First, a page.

US automaker Ford Motor and Dow Chemical Co will combine efforts to develop low-cost carbon fiber components. The US giant aims to cut between 250 pounds and 750 pounds from its new vehicles , partly by using lighter materials.
The joint venture with Dow Automotive Systems mean Ford could start using components made from advanced carbon fiber composites in its vehicle lineup before the end of this decade.
Carbon fiber composites have been used in aerospace and racing cars for decades due to their unique combination of high strength and low mass. Until recently these materials have been far too costly for use in high-volume mainstream applications.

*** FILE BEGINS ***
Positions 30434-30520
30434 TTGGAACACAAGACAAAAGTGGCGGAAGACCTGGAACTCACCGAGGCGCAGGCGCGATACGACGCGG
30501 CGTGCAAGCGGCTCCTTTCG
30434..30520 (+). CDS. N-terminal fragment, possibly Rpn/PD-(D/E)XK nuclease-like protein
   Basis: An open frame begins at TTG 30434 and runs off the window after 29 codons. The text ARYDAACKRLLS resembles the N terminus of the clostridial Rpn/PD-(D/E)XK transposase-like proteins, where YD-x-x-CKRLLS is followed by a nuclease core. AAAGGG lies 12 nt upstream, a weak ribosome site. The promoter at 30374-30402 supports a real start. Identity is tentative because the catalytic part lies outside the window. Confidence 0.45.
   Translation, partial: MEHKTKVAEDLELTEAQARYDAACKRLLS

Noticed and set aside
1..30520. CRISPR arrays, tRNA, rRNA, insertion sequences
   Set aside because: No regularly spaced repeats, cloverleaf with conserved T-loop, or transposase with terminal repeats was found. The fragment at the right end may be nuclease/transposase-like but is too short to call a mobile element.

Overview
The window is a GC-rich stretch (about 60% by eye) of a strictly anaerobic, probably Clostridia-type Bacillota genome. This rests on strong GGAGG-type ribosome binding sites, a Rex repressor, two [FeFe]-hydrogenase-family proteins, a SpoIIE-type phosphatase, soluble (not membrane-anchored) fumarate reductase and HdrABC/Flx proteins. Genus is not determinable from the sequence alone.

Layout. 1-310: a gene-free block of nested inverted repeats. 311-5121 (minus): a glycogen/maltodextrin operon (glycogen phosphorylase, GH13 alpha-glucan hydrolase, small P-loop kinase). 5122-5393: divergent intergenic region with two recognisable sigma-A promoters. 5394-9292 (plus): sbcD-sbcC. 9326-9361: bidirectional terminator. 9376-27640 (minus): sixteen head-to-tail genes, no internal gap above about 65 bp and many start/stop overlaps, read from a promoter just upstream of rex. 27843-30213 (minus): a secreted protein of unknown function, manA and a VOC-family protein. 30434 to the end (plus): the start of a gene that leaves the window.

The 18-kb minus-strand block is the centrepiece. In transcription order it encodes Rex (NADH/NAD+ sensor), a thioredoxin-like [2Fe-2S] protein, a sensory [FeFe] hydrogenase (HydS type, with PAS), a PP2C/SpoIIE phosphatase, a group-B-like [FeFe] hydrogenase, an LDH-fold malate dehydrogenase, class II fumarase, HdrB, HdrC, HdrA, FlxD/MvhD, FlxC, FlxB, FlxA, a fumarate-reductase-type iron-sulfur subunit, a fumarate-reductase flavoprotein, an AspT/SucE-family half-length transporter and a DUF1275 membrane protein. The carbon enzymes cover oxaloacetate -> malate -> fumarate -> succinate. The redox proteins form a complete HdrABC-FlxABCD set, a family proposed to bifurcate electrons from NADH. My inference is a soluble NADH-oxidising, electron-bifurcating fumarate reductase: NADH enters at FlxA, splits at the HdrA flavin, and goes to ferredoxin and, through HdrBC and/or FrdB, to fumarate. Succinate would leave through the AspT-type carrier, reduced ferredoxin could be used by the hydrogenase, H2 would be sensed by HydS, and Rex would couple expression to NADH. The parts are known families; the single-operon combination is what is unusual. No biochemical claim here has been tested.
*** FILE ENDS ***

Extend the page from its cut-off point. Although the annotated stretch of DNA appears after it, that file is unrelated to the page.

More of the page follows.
Replacing cast iron and traditional steel components with lightweight materials — including advanced high-strength steel, magnesium, aluminum, and polymer composites — allows manufacturers to include additional safety devices, integrated electronic systems and emissions control equipment on vehicles without increasing their weight.
Last month the US Government said that will put on battle up to $14.2 million in federal funds to accelerate the development and deployment of stronger, lighter weight materials.
A 10 percent reduction in a vehicle’s weight can reduce its fuel consumption buy six to eight percent.
Performance plastics make up 25% of Dow’s sales, with many products designed for the automotive and construction industries. The plastics include polyolefins such as polyethylene and polypropylene, as well as polystyrene used to produce Styrofoam insulating material.
Dow Automotive Systems is part of Dow Chemical Company – the second largest chemical manufacturer in the world by revenue after BASF.